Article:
Self-aware devices can acquire and process data, such as diagnostics, and then act based on that data. A servo drive with advanced self-tuning technology can detect and remove resonant frequencies, and thus automatically make tuning adjustments. This can help optimize the performance of the device and reduce the need for regular tuning maintenance.
Rockwell Automation has designed motion control systems that include multiple self-aware devices working together to create a system-aware asset. This system can be a production line that autonomously reroutes products to a different packaging line after a smart palletizer communicates that it is down. It can also help the line reduce its speed and schedule a maintenance work order after it detects the bearings of a conveyor are overheating.
The System Reads Its Own Heartbeat
A self-ware motion control system uses software to analyze sensor data in order to optimize performance. “Motion control is plugging into the connected enterprise. We use servo motion, and we produce a large amount of data by design,” Nathan Turner director of product management for motion control at Rockwell Automation, told Design News. “The system is a collection of devices that are aware of the system. They hear the heartbeat of the system. By default, the system is self-aware. It gives itself feedback on position and speed.”
The self-aware motion control system also has the capability to monitor the health of its components. “We’re looking at how we can take the data and do more with traditional diagnostics and become predictive. Let’s utilize the sensors to help users make decisions,” said Turner. “Maintenance can do better with this data, and the design engineer can do better with this information.”
Tweaking the Software and Tuning the System
One of the hallmarks of a self-aware system is its ability to compensate for imbalances and adjust accordingly, without human intervention. “In motion, we struggle with tuning. Because of the data feedback, the system can now correct for load imbalances,” said Turner. “We implanted a load observer that operates in real time as the machine is running. It provides signals for low torque and it helps the machine to maintain stability. It goes beyond traditional auto-tuning to become self-ware in real time. Our goal is to reach 100% no tuning required.”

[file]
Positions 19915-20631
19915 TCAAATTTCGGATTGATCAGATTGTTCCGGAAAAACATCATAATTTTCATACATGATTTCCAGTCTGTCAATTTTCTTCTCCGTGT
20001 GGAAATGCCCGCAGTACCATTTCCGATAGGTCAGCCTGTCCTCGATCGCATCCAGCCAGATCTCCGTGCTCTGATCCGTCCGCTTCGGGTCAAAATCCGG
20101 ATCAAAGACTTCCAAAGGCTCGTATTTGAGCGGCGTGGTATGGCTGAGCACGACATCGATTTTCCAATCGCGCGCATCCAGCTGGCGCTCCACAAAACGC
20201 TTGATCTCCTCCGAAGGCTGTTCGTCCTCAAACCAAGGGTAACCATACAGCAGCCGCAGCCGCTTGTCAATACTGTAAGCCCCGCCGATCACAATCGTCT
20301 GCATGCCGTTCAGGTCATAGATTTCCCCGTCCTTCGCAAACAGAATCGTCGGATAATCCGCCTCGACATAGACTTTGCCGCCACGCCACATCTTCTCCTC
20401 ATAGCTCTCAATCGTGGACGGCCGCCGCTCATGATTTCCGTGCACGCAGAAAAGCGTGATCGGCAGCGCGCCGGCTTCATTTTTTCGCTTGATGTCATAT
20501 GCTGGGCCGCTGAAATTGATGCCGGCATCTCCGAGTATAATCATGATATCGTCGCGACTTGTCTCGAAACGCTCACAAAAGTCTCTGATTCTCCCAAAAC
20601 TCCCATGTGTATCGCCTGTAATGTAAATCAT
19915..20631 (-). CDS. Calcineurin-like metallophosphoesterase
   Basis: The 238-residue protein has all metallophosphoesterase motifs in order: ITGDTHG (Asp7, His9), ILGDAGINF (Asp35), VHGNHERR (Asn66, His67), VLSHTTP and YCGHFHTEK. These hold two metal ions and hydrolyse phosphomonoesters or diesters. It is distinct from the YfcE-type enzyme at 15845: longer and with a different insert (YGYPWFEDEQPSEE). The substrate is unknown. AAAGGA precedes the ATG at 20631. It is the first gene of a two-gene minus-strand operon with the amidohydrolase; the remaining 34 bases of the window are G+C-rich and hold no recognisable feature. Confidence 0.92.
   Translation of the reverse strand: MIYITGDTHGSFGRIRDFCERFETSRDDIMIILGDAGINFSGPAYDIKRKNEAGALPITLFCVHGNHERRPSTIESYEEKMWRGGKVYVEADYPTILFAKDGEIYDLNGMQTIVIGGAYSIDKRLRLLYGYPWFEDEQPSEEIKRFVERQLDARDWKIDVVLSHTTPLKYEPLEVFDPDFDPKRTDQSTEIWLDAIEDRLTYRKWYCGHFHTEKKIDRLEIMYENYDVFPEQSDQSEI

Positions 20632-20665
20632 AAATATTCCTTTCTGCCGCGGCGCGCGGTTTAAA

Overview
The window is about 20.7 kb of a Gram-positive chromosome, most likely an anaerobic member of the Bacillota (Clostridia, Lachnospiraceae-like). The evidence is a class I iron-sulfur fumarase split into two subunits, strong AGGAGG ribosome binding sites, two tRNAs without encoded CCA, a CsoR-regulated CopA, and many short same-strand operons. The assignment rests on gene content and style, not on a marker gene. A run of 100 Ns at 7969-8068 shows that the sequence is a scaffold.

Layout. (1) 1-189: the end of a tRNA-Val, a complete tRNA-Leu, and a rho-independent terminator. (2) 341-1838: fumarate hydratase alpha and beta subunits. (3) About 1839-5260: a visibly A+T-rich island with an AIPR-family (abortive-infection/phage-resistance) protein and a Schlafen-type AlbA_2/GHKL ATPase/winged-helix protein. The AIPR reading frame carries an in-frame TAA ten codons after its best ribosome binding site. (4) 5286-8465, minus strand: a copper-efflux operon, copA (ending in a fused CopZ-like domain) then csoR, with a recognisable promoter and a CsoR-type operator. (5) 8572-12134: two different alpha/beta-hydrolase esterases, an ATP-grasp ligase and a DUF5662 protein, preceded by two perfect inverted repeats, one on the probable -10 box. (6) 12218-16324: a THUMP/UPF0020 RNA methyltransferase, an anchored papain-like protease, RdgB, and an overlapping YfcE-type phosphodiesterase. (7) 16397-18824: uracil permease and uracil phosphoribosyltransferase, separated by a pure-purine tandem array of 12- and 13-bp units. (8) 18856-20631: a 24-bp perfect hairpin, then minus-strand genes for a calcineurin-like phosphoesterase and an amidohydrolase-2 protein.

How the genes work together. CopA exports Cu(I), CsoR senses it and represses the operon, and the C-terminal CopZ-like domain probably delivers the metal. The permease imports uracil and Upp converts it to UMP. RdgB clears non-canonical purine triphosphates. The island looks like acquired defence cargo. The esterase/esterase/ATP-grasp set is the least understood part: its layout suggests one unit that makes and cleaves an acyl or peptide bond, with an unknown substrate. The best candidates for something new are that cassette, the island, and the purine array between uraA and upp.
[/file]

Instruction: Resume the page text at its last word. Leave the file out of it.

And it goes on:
A drive typically communicates up to a logics controller. That controller and the resolution of that data becomes a bottleneck. You can’t get the right resolution back to the controller to solve all the problems. “The problems come from the mechanics. None of it is in the drive,” Brian Fast, senior project engineer at Rockwell Automation, told Design News. “It’s best to use software so you can fix it with a software tweak rather than using a wrench. This reduces the requirements on the mechanical system and ends the bottleneck because you’re identifying it in the drive and compensating it in real time.”
The software also commissions the axes. The more axes involved, the greater the tuning challenge. “The motion control software reduces the commissioning time,” said Turner. “I used to have to take a screwdriver and adjust each axis one-by-one, which is time-consuming when you have 100 axes. Now the software reduces that commissioning time, and while the system is running it optimizes itself.”
The software also adjusts for to new equipment and applications as they are added to the system. “The load observer is a control loop. It deals with 90% of the applications without anyone having to tune it,” said Fast. “If we go back to the connected enterprise, the user will tell us what motor they’re connected to, and the software can do all of the set up.”
The Intelligence Is Embedded in the System
Like a lot of the new smart manufacturing tools, the intelligence is embedded in the equipment and the system. Even while the system is growing in sophistication, it is becoming easier to deploy. “The functionality we’re talking about comes from the factory. You don’t have to have someone do the programming,” said Turner. “You don’t have to have someone writing code to get this functionality.”
Even with these developments, old habits are hard to break. “Not everyone is embracing it yet. This is a challenging subject for educating people. In some of the adoptions, the software works so well, we just have to tell you to turn it on and it works,” said Turner “Sometimes, people don’t believe it. Yet we’ve addressed the core problems in such a way that they finally get to the ‘Aha’ moment.”
Rob Spiegel has covered automation and control for 17 years, 15 of them for Design News. Other topics he has covered include supply chain technology, alternative energy, and cyber security. For 10 years he was owner and publisher of the food magazine Chile Pepper.
Photo courtesy of Rockwell Automation